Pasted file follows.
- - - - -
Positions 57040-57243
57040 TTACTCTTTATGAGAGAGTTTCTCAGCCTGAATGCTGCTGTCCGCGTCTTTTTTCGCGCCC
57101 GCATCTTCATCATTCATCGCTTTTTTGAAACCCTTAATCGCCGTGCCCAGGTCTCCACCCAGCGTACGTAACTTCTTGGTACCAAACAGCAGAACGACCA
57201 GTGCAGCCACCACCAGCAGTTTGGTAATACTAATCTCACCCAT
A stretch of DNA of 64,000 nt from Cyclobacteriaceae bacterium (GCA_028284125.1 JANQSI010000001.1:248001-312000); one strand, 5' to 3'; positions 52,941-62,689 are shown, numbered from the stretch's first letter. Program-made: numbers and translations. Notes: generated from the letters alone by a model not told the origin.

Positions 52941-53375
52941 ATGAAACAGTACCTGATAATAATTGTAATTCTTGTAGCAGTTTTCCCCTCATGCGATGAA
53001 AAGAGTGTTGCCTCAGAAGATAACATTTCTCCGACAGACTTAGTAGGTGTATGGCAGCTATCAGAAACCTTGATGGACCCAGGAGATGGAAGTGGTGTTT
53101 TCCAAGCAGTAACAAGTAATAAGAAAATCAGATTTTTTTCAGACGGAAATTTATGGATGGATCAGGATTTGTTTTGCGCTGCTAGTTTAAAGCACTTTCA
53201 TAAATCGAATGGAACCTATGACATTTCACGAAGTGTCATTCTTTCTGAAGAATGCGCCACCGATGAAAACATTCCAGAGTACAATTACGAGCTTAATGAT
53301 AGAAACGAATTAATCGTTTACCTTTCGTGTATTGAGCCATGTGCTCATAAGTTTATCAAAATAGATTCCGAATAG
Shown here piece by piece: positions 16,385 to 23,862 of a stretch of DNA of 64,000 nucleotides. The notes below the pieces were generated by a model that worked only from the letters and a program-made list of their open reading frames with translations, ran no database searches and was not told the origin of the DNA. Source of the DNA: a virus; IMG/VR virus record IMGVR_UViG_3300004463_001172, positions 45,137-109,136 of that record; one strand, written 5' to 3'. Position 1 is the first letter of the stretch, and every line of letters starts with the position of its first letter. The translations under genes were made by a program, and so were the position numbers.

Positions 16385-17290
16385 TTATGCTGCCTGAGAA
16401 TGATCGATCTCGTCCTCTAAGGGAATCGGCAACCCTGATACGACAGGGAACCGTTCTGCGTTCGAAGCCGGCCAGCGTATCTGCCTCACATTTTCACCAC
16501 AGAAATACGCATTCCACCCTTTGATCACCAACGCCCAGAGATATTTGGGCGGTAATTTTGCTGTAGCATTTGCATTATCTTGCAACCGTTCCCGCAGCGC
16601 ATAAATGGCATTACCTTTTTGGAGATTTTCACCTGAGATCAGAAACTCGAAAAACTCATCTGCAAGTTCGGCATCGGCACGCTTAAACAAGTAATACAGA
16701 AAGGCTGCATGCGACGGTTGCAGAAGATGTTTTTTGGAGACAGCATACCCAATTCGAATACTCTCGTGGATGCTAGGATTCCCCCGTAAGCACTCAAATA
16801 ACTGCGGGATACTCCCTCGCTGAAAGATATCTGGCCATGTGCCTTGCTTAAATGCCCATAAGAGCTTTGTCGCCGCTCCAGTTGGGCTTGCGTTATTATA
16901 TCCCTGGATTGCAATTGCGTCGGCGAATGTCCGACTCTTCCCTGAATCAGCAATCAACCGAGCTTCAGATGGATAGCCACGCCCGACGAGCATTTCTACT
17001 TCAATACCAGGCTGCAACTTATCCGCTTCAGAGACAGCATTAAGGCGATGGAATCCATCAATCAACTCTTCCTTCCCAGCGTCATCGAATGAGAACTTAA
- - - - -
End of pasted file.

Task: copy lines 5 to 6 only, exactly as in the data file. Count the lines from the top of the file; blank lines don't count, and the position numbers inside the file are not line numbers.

A stretch of DNA of 64,000 nt from Cyclobacteriaceae bacterium (GCA_028284125.1 JANQSI010000001.1:248001-312000); one strand, 5' to 3'; positions 52,941-62,689 are shown, numbered from the stretch's first letter. Program-made: numbers and translations. Notes: generated from the letters alone by a model not told the origin.

Positions 52941-53375